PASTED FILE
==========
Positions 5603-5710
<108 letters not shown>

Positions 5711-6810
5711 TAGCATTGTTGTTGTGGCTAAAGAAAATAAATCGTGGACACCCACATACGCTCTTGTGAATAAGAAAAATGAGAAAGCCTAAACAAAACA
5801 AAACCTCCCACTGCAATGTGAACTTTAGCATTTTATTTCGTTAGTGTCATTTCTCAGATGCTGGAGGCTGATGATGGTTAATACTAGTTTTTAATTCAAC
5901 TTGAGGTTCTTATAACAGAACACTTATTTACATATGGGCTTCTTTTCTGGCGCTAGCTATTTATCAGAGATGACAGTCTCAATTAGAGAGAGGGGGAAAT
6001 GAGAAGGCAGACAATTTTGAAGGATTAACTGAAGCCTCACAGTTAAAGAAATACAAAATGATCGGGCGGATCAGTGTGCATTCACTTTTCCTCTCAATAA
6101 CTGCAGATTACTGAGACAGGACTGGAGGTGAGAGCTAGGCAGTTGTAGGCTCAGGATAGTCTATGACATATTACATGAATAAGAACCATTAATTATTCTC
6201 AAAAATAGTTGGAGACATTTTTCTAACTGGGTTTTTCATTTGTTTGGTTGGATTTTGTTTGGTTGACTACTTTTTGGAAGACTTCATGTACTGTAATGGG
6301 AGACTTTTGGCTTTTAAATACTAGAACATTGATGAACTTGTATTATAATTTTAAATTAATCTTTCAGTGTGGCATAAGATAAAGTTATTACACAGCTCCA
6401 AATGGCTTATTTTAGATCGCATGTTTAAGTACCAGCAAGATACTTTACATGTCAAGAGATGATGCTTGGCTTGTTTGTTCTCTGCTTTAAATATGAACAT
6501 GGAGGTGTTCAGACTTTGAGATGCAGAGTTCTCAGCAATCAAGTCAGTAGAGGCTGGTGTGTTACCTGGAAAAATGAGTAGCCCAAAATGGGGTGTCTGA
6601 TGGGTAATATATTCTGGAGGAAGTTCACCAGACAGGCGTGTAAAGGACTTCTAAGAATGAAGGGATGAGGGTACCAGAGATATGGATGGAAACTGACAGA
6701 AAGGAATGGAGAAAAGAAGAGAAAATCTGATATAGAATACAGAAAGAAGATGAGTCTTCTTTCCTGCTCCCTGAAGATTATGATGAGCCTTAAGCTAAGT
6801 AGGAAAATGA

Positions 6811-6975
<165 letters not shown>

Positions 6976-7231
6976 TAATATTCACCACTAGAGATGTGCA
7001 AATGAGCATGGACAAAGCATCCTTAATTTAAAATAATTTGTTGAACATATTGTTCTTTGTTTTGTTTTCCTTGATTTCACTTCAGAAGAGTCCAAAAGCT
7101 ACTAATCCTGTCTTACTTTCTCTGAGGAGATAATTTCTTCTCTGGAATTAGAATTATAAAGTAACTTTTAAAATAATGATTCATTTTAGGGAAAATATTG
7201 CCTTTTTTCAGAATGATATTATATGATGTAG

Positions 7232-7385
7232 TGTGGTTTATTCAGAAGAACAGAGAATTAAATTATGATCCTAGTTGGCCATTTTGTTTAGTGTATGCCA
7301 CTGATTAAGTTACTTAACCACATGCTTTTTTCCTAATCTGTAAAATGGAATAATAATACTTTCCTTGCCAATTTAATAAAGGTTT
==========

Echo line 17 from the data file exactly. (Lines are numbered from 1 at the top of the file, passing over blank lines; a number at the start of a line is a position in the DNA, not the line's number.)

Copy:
<165 letters not shown>